Teaching Materials
Ask a Master Teacher
Lesson Plan Gateway
Lesson Plan Reviews
State Standards
Teaching Guides
Digital Classroom
Ask a Digital Historian
Tech for Teachers
Beyond the Chalkboard
History Content
Ask a Historian
Beyond the Textbook
History Content Gateway
History in Multimedia
Museums and Historic Sites
National Resources
Quiz
Website Reviews
Issues and Research
Report on the State of History Education
Research Briefs
Roundtables
Best Practices
Examples of Historical Thinking
Teaching in Action
Teaching with Textbooks
Using Primary Sources
TAH Projects
Lessons Learned
Project Directors Conference
Project Spotlight
TAH Projects
About
Staff
Partners
Technical Working Group
Research Advisors
Teacher Representatives
Privacy
Quiz Rules
Blog
Outreach
Teaching History.org logo and contact info

2009 Horizon Report: Emerging Technologies in Higher Education

Feb 4 2009

The New Media Consortium (NMC) and the Educause Learning Initiative (ELI) recently released the sixth annual Horizon Report. The Horizon Report examines six emerging technologies, their potential impact on "teaching, learning, research, or creative expression within learning-focused organizations," and places them within the likely timeframe for their absorption into the user mainstream. Each technology profile provides specific examples of applications and supplemental resources.

This year's focus: mobiles, cloud computing, geo-everything, the personal web, semantic-aware applications, and smart objects.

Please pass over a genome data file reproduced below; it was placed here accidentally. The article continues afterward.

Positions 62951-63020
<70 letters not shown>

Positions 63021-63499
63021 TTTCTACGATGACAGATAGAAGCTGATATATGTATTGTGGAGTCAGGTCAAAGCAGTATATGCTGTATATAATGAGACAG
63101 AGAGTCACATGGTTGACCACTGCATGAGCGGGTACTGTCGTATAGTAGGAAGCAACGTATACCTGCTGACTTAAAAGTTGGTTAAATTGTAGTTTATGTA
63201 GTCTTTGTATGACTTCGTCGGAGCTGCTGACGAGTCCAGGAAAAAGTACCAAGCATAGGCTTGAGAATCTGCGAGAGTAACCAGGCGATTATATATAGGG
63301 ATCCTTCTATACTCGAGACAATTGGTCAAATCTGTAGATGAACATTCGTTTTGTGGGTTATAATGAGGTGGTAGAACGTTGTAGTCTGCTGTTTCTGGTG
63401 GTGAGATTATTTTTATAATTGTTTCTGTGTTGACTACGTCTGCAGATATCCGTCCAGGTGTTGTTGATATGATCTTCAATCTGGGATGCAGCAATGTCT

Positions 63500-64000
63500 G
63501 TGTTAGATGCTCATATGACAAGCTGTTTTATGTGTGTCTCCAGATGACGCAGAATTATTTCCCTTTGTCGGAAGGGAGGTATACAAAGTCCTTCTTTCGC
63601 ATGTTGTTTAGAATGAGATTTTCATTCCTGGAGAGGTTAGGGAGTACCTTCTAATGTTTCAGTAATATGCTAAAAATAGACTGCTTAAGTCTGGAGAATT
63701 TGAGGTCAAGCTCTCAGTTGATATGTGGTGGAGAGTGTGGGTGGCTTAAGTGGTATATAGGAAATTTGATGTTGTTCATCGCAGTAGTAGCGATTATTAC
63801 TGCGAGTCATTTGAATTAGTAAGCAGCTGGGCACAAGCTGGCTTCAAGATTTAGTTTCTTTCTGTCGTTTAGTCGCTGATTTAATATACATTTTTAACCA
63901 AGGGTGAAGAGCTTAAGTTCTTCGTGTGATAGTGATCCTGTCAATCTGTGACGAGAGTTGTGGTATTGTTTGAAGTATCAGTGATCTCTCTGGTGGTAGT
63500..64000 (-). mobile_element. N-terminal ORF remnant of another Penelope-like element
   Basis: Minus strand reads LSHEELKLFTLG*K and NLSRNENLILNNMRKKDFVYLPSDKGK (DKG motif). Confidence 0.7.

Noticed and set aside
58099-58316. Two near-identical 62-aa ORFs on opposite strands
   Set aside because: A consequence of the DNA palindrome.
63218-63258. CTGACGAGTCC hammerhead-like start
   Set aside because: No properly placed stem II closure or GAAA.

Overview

While mobiles and cloud computing fall within the first adoption horizon (one to two years), the Report points out that these technologies are already in place on many campuses and that geo-everything and the personal web (placed within the three-to-four-year horizon) are already in common use outside the educational establishment.

The Horizon Report discusses the challenges of developing technologies on instruction and on educators. The critical challenges categorized in the Report include updating how students are taught; updating learning models and educational materials; adjusting assessment criteria; and assessing how emerging forms of scholarly practice impact evaluating faculty tenure and promotion. These critical challenges are "...more than merely an expectation to provide content; this is an opportunity for higher education to reach its constituents in new and compelling ways."

The decision-making processes behind the selections are transparent; The Horizon Project Wiki served as the workspace for the project. It is now open to public comment and augmentation—including discussion of technologies such as collaborative environments and paperless publishing that did not make the final cut for the 2009 report.

Post new comment

  • Web page addresses and e-mail addresses turn into links automatically.
  • Allowed HTML tags: <a> <em> <strong> <cite> <code> <ul> <ol> <li> <dl> <dt> <dd> <b> <i>
  • Lines and paragraphs break automatically.

More information about formatting options

Image CAPTCHA
Enter the characters shown in the image.
 
Content